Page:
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Glossary of Document Capture and Computer Programming Terms

Document Capture and Content Management Terms

Terms about document capture, enterprise content management and forms processing software.


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ABBYY FlexiCapture (FlexiCapture)

ABBYY Flexicapture is a forms processing and document capture system produced by ABBYY, USA. The system includes support for fixed forms, semi-structured forms, and unstructured forms. The latter two categories are managed through the creation of something called a Flexilyout template which is then imported into the tool called the document definition editor. The document definition editor runs inside the administration console and the document definition editor is the only tool required to configure fixed form processing.



Active X is a programming framework which is used to create reusable software objects in such a way as to be independent of the programming language. They are often used to deploy web components through the use of an installation action in Microsoft Internet Explorer.




An application programming interface (API) is a source code-based specification intended to be used as an interface by software components to communicate with each other. An API may include specifications for routines, data structures, object classes, and variables. An API specification can take many forms, including an International Standard such as POSIX or vendor documentation such as the Microsoft Windows API, or the libraries of a programming language, e.g. Standard Template Library in C++ or Java API. An API differs from an ABI (Application Binary Interface) in that the former is source code based while the latter is a binary interface.




ASCII stands for the American Standard Code for Information Interchange. It is a character-encoding scheme originally based on the English alphabet where ASCII codes represent text in computers, communications equipment, and other devices that use text. Most modern character-encoding schemes are based on ASCII, though they support many additional characters.



A batch is a term used in the document capture field. It is the highest level “container” of a group of documents being scanned or imported. It is the parent category to images, documents, and indexes. The properties of a batch may include: 1. Batch profile and batch name, 2. Scan date and time, and 3. Scan user name, logon ID, or Email address.


Batch Separator Sheet

A batch separator sheet is a printed form designed to provide a form family a fast and accurate method of entering control information for a given batch of forms. In addition to human readable printed information about the batch category it frequently contains a bar code which can be recognized during the scanning process. This greatly simplifies scanning because these pre-printed separator sheets can be added as the stack of documents are being prepared for scanning and then multiple batches can be completed at one time.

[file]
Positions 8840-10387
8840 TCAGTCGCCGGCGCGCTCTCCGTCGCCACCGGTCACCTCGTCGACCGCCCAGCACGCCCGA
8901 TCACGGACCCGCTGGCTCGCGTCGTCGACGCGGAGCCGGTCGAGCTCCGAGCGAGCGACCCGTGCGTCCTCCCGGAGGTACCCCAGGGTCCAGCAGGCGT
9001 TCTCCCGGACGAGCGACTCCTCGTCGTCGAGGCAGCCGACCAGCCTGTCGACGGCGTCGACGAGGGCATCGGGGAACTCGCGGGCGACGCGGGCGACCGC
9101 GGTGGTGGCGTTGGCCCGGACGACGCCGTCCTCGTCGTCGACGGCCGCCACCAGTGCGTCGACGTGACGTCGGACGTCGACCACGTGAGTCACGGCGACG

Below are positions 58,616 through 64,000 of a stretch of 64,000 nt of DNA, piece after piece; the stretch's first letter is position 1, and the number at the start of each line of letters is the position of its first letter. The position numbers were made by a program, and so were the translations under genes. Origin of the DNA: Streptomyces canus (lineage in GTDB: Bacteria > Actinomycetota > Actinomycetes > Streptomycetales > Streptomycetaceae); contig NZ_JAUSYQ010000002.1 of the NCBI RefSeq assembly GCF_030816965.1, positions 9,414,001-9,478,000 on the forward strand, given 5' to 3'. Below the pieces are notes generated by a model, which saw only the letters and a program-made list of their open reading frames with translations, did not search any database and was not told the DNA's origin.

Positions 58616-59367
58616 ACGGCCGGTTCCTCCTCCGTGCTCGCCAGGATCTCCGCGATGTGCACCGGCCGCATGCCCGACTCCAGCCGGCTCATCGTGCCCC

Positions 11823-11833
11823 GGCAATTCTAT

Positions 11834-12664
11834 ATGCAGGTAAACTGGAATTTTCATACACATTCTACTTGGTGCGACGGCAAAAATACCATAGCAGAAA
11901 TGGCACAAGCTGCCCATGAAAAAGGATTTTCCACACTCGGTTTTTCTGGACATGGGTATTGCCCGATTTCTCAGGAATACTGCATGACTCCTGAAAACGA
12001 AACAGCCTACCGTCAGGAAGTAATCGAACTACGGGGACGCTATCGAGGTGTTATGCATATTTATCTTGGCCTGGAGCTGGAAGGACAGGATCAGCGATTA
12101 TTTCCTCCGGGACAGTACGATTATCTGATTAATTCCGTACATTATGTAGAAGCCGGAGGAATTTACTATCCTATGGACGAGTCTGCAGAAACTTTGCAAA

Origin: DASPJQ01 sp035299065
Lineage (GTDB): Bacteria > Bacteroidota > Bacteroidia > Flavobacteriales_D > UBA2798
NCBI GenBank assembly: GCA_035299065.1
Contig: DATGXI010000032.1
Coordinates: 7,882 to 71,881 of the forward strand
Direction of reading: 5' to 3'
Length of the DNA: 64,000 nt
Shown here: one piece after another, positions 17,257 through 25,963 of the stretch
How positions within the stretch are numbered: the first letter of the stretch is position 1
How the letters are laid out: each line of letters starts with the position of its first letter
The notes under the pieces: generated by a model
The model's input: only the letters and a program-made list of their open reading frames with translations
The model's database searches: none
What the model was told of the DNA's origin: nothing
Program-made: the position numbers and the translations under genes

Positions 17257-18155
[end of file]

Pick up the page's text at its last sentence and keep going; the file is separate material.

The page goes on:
You can print your own batch separator pages online for free using UFC's MuWave Barcode printing application. Visit our barcode printer application online at: Print Barcode Pages Online  We also market a commercial version of this excellent product. Read more about MuWave Barcode Generator.

Be patient, the server on which this product is running is pokey slow. Sorry about that, it's a free service.  

Commit Phase

The last phase of batch processing prior to data output, where output files (e.g., TXT, CSV, XML, PDF) and archive images are written to the appropriate directories, databases, or ECM system.

Document Capture Workflow

At a higher level, document capture is the method of obtaining the electronic document classification, data capture and processing for entry into ECM, ERP, accounting or other back-end systems. A document capture workflow allows document processing to be automated from the moment paper enters an organization. Quillix provides a graphical capture workflow design tool which provides an intuitive method for designing capture workflows.

Find out more about how UFC can deploy a cost effective and powerful capture solution for you by visiting our web page: Quillix Web Capture

Enterprise Content Management (ECM)

Enterprise Content Management (ECM) is a formalized means of organizing and storing an organization's documents, and other content, that relate to the organization's processes. The term encompasses strategies, methods, and tools used throughout the lifecycle of the content.

ECM includes much more than just storing a document. It includes all of the properties and methods necessary to index, provide version control, retrieve, add annotations / comments, provide security access controls, audit trails for documents, and a myriad of other things.  


Enterprise Resource Planing (ERP)

Enterprise Resource Planning systems "integrate internal and external management information across an entire organization, embracing finance/accounting, manufacturing, sales and service, customer relationship management, etc. ERP systems automate this activity with an integrated software application. Their purpose is to facilitate the flow of information between all business functions inside the boundaries of the organization and manage the connections to outside stakeholders. ERP systems can run on a variety of computer hardware and network configurations, typically employing a database as a repository for information." [Definition courtesy of AIIMAIIM]